November 27, 2018
Much to my surprise, the concept of using a rack and paniers is discouraged. That kind of thing is appropriate for road touring, but for trail travel, other schemes are used. Also carrying anything on a pack on your person is discouraged. I spoke with Dillon at Fairwheel bikes and he says that even carrying a hydration pack on your person is a nuisance compared to having it on the bike.
The best place to carry heavy stuff (like water) is in a triangular "frame bag". Light bulky objects belong hung on the handlebars, and a third place to have cargo is a bag under and behind the seat.
Naturally, you can spend money and get nicely made bags for each location, but this can quickly add up. It is also possible to improvise and make do. A company "Revelate" has a good reputation, along with "Bedrock Bags".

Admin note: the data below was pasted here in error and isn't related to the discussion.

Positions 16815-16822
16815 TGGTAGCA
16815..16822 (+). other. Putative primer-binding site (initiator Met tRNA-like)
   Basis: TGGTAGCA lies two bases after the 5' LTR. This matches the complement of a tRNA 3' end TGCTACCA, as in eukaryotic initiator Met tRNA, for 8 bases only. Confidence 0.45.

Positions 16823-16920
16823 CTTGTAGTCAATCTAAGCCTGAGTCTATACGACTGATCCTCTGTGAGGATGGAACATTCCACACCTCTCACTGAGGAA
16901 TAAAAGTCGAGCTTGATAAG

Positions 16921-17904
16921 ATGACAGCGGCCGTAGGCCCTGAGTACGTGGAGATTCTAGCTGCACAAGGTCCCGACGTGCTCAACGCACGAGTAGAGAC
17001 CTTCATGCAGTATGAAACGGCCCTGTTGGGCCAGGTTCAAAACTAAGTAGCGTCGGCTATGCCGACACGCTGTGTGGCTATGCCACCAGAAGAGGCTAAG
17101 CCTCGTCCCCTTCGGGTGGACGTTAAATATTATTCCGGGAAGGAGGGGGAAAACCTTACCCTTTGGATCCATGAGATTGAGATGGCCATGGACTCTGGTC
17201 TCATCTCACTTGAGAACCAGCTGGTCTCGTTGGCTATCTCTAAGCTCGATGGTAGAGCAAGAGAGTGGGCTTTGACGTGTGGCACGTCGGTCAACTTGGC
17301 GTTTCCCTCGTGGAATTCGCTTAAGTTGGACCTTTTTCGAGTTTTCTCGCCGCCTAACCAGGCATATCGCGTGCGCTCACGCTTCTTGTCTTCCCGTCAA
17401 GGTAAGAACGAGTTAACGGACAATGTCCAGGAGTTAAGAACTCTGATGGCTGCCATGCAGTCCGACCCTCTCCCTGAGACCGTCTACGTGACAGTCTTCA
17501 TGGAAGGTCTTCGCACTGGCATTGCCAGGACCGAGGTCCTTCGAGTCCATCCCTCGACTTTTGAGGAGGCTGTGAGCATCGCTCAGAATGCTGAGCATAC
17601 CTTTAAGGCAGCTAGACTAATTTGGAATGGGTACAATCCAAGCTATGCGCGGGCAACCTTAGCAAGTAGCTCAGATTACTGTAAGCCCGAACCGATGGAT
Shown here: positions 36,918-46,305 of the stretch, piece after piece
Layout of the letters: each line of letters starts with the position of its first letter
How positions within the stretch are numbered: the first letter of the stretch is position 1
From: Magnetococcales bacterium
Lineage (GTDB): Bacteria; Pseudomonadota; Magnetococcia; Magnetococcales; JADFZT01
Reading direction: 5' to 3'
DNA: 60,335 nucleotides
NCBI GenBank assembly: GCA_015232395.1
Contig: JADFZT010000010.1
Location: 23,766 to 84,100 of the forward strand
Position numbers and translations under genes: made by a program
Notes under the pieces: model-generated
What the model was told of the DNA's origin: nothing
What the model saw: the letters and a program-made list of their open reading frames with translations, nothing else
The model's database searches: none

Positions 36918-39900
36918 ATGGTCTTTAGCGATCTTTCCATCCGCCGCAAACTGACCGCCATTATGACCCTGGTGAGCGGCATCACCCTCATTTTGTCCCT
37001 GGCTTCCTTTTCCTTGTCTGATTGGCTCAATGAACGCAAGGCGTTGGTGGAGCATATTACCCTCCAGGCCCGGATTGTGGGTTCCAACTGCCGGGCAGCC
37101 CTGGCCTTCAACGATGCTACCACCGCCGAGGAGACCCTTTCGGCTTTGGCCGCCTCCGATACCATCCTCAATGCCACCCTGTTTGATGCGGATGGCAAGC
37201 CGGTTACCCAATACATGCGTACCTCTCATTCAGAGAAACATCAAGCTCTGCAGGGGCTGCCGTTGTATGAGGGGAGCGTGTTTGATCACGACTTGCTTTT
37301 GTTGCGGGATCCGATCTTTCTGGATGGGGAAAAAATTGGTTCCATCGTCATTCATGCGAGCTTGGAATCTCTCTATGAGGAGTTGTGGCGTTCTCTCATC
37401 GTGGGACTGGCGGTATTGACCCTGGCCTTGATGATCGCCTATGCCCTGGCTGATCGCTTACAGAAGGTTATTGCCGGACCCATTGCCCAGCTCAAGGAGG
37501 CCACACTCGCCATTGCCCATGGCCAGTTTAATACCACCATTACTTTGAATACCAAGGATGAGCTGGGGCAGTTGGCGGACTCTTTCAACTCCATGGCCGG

I already carry a Black Diamond Axis 24 daypack on most of my rides, so this will require no changes. REI sells the salty roll (15 liters) for $38. REI also sells the Revelate handlebar harness for $85, which is simply a bracket and straps to attach some other bag. Typically the sleeping bag goes on the handlebars. Your sleeping pad goes in or on the daypack. A tent inside the handlebar bag will provide some structure by way of the poles.
The Revelate "gas tank" bag goes behind the stem and on top of the top frame tube. This is a classic, named by resemblance to a motorcycle gas tank. $55 1 liter.
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